At the signing of the Americans with Disabilities Act (ADA) on July 26, 1990, President George H. W. Bush stated:
“Three weeks ago we celebrated our nation's Independence Day. Today we're here to rejoice in and celebrate another 'independence day,' one that is long overdue. With today's signing of the landmark Americans for Disabilities Act, every man, woman, and child with a disability can now pass through once-closed doors into a bright new era of equality, independence, and freedom."
The ADA was the world's first comprehensive statement of equality for people with disabilities. It was a collaborative effort of Republicans, Democrats, the legislative and the executive branches, federal and state agencies, and people with and without disabilities.
As we celebrate the annual ADA anniversary, it is a time to reflect positively on a law that has made a great impact on the lives of all people with disabilities and our country for 29 years. The passage of this law was historic because it was intended “to assure equality of opportunity, full participation, independent living, and economic self-sufficiency for individuals with disabilities.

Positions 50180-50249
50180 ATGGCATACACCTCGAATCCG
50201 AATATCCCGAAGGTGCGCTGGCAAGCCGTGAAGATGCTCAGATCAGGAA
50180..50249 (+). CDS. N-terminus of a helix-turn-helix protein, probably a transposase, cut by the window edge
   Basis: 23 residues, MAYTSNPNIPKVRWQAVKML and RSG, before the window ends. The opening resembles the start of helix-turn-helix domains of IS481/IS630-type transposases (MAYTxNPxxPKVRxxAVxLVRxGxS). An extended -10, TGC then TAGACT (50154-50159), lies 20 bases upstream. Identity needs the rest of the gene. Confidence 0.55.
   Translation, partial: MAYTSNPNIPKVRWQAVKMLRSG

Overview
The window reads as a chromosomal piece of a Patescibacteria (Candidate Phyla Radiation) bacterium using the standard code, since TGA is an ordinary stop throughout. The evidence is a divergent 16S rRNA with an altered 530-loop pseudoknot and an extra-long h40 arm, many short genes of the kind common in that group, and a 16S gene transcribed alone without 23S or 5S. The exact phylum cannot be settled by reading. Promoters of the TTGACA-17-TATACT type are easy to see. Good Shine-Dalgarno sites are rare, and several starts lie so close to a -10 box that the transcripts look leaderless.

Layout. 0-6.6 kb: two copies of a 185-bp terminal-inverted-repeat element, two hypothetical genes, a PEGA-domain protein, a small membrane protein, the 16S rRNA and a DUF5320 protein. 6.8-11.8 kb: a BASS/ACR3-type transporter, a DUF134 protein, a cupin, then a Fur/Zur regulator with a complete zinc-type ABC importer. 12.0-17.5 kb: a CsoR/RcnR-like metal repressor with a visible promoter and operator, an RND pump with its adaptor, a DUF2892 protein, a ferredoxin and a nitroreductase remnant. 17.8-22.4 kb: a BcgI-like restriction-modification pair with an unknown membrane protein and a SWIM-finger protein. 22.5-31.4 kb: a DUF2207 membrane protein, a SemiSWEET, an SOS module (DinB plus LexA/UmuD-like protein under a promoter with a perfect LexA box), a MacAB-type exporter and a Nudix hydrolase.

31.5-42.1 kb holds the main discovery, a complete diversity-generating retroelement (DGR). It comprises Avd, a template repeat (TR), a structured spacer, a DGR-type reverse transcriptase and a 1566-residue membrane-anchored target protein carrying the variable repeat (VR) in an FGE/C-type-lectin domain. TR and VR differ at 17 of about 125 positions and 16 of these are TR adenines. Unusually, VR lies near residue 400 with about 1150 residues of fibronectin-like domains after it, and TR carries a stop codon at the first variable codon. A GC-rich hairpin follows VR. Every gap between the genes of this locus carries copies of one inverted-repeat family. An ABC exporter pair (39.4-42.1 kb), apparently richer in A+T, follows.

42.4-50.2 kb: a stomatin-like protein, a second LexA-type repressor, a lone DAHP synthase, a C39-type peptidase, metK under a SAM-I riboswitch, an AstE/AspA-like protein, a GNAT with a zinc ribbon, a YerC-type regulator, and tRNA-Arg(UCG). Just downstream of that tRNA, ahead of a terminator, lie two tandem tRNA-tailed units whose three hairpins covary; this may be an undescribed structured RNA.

At the Florida Commission on Human Relations, we are charged with upholding the principles of this extraordinary law. Our mission is to prevent unlawful discrimination by ensuring that all people are treated fairly and have access to opportunities in employment, housing and certain public accommodations, and to promote mutual respect among groups through education and partnerships. And, this is especially true for people with disabilities.
Today, the enactment of the ADA continues to reflect deeply held American ideals that treasure the contributions that individuals can make when free from arbitrary, unjust, or outmoded societal attitudes and practices that prevent the realization of their potential. The ADA reflects a recognition that the surest path to America's continued vitality, strength and vibrancy is through the full realization of the contributions of all of its citizens. Let us never forget this and continue to remember to acknowledge this important law.
Michelle Wilson, Executive Director
Florida Commission on Human Relations